Latest Seabird Stories
Douglas McCauley and Paul DeSalles did not set out to discover one of the longest ecological interaction chains ever documented.
After recent news of massive dolphin deaths, authorities are now investigating why more than 500 pelicans and other birds have been found dead on the northern coast. A clear connection between the two occurrences has yet to be determined, however.
Wandering albatrosses have altered their foraging due to changes in wind fields in the southern hemisphere during the last decades.
Scientists have determined what triggered a crazed bird flock that helped inspire Alfred Hitchcock's 1963 hit movie "The Birds".
Seabirds often live in large colonies in very confined spaces. Parasites, such as fleas and ticks, take advantage of this ideal habitat with its rich supply of nutrition. As a result, they can transmit blood parasites like avian malaria to the birds.
Polar-ornithologists of Jena University explain flight routes of skuas with international team.
For one species of seabird in the Galápagos, the child abuse "cycle of violence" found in humans plays out in the wild.
Reduced catches of small oceanic â€˜forageâ€™ fish like sardines and anchovies may be required in some ocean areas in order to protect the larger predators that rely on these species for food.
Feathers collected from the rare Pacific black-footed albatross over the past 120 years have helped researchers from Harvard University track increases in the neurotoxin methylmercury in the endangered bird, which forages extensively throughout the Pacific.
An international research team working with National Institute of Standards and Technology (NIST) scientists at the Hollings Marine Laboratory (HML) in Charleston, SC, has suggested for the first time that mercury cycling in the flora and fauna of the Arctic may be linked to the amount of ice cover present.
The Great Frigate bird (fregata minor) is a big dispersive seabird in the frigatebird family. Their major nesting populations are found in the Pacific, including the Galapagos Islands and the Indian Oceans, plus a population in the South Atlantic. This bird is a lightly built large seabird up to 105 cm in length with feathers that are mostly black. This species shows sexual dimorphism; the female bird is bigger than the adult male with a white throat and breast, and the male’s scapular...
The Great Shearwater (puffinus gravis) is a large shearwater in a seabird family called Procellariidae. There is unclear evidence of its relationships. The Great Shearwater belongs to a group consisting of large species that can be distinguished as genus Ardenna; within these, it might be associated with the other blunt-tailed black-billed species Short-tailed Shearwater and particularly the Sooty Shearwater. On the other hand, it could be a monotypic subgenus (ardenna sensu stricto), a...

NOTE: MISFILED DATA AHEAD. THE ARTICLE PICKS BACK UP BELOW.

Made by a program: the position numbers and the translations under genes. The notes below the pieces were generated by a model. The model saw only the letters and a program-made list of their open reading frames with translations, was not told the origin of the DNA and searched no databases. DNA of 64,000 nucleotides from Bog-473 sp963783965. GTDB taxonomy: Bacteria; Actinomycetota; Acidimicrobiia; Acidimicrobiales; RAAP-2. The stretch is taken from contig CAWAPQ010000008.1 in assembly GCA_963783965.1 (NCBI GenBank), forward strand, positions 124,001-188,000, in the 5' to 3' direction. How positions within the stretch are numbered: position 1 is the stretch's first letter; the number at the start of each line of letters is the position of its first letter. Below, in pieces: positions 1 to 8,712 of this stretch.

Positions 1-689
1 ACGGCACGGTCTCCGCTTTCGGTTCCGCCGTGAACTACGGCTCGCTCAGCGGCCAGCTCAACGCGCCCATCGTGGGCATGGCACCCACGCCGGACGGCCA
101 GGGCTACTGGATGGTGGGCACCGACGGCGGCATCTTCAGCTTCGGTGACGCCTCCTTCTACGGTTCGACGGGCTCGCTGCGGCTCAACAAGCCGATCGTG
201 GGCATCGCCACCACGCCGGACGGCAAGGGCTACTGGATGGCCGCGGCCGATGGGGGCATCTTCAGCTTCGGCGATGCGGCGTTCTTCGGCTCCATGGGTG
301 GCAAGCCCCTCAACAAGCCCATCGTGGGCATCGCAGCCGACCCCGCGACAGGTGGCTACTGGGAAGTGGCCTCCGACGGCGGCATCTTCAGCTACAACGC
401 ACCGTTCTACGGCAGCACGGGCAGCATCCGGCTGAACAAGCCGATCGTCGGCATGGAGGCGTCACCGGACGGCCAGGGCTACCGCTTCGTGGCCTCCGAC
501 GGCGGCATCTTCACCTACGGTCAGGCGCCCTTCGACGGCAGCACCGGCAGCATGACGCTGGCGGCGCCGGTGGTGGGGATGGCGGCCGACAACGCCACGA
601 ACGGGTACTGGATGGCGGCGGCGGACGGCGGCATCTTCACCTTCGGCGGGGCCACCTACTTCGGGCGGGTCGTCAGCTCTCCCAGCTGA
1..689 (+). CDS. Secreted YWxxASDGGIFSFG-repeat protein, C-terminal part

A large member of the loon, or diver, family of birds, this species is well-known as the Common Loon in North America and the Great Northern Diver in Eurasia; its current name is a compromise proposed by the International Ornithological Committee. There are 5 loon species that make up the genus Gavia, the only genus of the family Gavidae and order Gaviiformes. The Great Northern Loon is only one of those 5 species. The Yellow Billed Loon or the While Billed Diver is a large black headed...
Brandt's Cormorant (Phalacrocorax penicillatus), is a species of marine bird of the cormorant family of seabirds. It inhabits the Pacific coast of North America. Its summer range extends from Alaska to the Gulf of California. The populations north of Vancouver Island migrate south during the winter. The bird’s specific name, penicillatus, is Latin for ‘pencil of hairs,’ in reference to the white plumes on its neck and back during the early breeding season. The common name honors...
The South Polar Skua (Stercorarius maccormicki), is a species of seabird that is found on the Antarctic coasts. It is migratory and winters at sea in the Pacific Indian and Atlantic Oceans. In the eastern North Atlantic Ocean it is replaced by the Great Skua. It was formerly known as the MacCormick's Skua as its binomial was named after the naval surgeon Robert McCormick, who collected the type specimen. This is a large Skua which is nearly 21 inches long. It has a massive barrel chest...
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